(8/13395) Yops of Yersinia enterocolitica inhibit receptor-dependent superoxide anion production by human granulocytes.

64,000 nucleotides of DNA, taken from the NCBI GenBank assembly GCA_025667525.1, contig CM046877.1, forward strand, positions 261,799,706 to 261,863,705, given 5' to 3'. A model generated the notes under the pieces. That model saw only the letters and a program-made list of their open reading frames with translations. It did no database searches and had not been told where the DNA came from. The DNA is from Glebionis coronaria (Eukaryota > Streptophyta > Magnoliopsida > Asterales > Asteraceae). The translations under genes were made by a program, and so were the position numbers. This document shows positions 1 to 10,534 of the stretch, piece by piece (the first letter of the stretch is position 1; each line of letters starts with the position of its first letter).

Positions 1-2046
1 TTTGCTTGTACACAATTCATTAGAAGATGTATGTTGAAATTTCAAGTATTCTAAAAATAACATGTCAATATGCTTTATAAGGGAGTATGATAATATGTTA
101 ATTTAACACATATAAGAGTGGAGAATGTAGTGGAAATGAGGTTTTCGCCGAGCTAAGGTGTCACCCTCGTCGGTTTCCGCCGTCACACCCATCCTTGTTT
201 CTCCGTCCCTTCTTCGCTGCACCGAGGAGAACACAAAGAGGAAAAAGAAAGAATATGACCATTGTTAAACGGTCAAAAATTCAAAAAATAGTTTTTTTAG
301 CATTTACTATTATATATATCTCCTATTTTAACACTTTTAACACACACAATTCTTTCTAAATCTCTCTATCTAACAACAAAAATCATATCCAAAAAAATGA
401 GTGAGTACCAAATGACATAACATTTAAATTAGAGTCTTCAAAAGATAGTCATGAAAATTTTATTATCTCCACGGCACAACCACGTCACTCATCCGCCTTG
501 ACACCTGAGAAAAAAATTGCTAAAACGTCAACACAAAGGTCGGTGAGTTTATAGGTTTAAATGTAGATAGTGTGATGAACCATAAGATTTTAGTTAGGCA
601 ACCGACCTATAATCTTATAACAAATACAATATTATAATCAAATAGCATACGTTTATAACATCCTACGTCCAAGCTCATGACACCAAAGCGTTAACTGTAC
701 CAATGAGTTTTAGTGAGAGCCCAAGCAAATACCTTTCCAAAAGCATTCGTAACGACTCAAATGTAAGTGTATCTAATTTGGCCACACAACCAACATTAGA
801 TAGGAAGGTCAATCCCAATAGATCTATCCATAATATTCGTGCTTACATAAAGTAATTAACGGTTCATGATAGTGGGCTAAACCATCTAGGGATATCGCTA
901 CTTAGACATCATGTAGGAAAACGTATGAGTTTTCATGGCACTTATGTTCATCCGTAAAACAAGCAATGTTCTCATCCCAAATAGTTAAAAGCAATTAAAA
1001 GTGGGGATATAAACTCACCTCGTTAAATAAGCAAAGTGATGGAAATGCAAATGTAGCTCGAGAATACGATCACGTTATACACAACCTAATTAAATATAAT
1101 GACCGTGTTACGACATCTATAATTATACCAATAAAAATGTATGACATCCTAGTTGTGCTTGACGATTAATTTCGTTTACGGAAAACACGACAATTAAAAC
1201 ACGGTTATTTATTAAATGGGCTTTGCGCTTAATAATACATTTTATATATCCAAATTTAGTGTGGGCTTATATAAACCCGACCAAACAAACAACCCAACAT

The virulence plasmid-borne genes encoding Yersinia adhesin A (YadA) and several Yersinia secreted proteins (Yops) are involved in the inhibition of phagocytosis and killing of Yersinia enterocolitica by human granulocytes. One of these Yops, YopH, dephosphorylates multiple tyrosine-phosphorylated proteins in eukaryotic cells and is involved in the inhibition of phagocytosis of Y. enterocolitica by human granulocytes. We investigated whether antibody- and complement-opsonized plasmid-bearing (pYV+) Y. enterocolitica inhibits O2- production by human granulocytes in response to various stimuli and whether YopH is involved. Granulocytes were preincubated with mutant strains unable to express YadA or to secrete Yops or YopH. O2- production by granulocytes during stimulation was assessed by measuring the reduction of ferricytochrome c. PYV+ Y. enterocolitica inhibited O2- production by granulocytes incubated with opsonized Y. enterocolitica or N-formyl-Met-Leu-Phe (f-MLP). This inhibitory effect mediated by pYV did not affect receptor-independent O2- production by granulocytes in response to phorbol myristate acetate, indicating that NADPH activity remained unaffected after activation of protein kinase C. The inhibition of f-MLP-induced O2- production by granulocytes depends on the secretion of Yops and not on the expression of YadA. Insertional inactivation of the yopH gene abrogated the inhibition of phagocytosis of antibody- and complement-opsonized Y. enterocolitica by human granulocytes but not of the f-MLP-induced O2- production by granulocytes or tyrosine phosphorylation of granulocyte proteins. These findings suggest that the specific targets for YopH are not present in f-MLP receptor-linked signal transduction and that other Yop-mediated mechanisms are involved.  (+info)